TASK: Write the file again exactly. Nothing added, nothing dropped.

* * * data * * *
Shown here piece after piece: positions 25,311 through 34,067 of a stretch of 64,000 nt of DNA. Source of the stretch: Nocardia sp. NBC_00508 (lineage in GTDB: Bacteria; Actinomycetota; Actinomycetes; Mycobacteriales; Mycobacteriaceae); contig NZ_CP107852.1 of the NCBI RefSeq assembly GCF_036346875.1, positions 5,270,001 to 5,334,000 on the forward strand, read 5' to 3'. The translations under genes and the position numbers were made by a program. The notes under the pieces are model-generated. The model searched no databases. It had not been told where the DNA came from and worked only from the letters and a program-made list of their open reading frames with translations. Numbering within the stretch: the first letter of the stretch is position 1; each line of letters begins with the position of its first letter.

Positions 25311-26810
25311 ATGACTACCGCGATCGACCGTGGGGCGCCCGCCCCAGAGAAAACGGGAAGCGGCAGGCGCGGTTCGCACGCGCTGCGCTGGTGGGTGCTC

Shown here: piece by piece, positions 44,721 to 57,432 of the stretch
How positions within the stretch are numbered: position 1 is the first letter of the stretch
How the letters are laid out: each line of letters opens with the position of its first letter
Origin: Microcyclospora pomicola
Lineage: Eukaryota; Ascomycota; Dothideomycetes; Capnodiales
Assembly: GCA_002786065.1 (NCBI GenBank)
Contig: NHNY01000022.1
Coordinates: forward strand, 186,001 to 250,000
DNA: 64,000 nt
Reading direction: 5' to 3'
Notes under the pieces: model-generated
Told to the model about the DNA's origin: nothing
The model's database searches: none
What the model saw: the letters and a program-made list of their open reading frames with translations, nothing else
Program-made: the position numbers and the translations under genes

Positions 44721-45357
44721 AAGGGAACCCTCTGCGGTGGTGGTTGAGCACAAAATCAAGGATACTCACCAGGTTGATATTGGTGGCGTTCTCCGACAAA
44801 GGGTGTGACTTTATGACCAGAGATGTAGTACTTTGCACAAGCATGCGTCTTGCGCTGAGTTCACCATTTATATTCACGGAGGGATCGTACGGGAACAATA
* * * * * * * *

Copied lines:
Shown here piece after piece: positions 25,311 through 34,067 of a stretch of 64,000 nt of DNA. Source of the stretch: Nocardia sp. NBC_00508 (lineage in GTDB: Bacteria; Actinomycetota; Actinomycetes; Mycobacteriales; Mycobacteriaceae); contig NZ_CP107852.1 of the NCBI RefSeq assembly GCF_036346875.1, positions 5,270,001 to 5,334,000 on the forward strand, read 5' to 3'. The translations under genes and the position numbers were made by a program. The notes under the pieces are model-generated. The model searched no databases. It had not been told where the DNA came from and worked only from the letters and a program-made list of their open reading frames with translations. Numbering within the stretch: the first letter of the stretch is position 1; each line of letters begins with the position of its first letter.

Positions 25311-26810
25311 ATGACTACCGCGATCGACCGTGGGGCGCCCGCCCCAGAGAAAACGGGAAGCGGCAGGCGCGGTTCGCACGCGCTGCGCTGGTGGGTGCTC

Shown here: piece by piece, positions 44,721 to 57,432 of the stretch
How positions within the stretch are numbered: position 1 is the first letter of the stretch
How the letters are laid out: each line of letters opens with the position of its first letter
Origin: Microcyclospora pomicola
Lineage: Eukaryota; Ascomycota; Dothideomycetes; Capnodiales
Assembly: GCA_002786065.1 (NCBI GenBank)
Contig: NHNY01000022.1
Coordinates: forward strand, 186,001 to 250,000
DNA: 64,000 nt
Reading direction: 5' to 3'
Notes under the pieces: model-generated
Told to the model about the DNA's origin: nothing
The model's database searches: none
What the model saw: the letters and a program-made list of their open reading frames with translations, nothing else
Program-made: the position numbers and the translations under genes

Positions 44721-45357
44721 AAGGGAACCCTCTGCGGTGGTGGTTGAGCACAAAATCAAGGATACTCACCAGGTTGATATTGGTGGCGTTCTCCGACAAA
44801 GGGTGTGACTTTATGACCAGAGATGTAGTACTTTGCACAAGCATGCGTCTTGCGCTGAGTTCACCATTTATATTCACGGAGGGATCGTACGGGAACAATA